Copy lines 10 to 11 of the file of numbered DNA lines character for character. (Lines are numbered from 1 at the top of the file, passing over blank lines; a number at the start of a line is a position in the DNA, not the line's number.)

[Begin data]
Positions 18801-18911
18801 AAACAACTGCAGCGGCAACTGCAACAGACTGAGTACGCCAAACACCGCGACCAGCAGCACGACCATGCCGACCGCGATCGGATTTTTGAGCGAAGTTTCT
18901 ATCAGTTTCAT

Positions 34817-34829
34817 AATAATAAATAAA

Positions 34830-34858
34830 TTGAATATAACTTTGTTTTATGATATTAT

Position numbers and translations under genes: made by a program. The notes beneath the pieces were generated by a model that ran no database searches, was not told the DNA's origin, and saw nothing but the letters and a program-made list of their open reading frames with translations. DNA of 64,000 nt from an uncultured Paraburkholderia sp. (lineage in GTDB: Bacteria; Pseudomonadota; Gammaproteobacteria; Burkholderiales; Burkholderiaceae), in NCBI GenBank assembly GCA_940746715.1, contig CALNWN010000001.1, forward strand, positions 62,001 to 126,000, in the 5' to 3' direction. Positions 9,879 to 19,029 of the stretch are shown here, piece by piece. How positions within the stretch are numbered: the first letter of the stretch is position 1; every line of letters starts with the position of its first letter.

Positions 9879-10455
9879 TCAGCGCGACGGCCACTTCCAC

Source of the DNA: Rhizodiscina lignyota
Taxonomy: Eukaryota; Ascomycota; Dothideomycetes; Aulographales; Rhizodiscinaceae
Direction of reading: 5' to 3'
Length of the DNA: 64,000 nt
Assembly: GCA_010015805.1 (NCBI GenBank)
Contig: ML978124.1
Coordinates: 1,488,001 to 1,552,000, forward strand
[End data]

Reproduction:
9879 TCAGCGCGACGGCCACTTCCAC

Source of the DNA: Rhizodiscina lignyota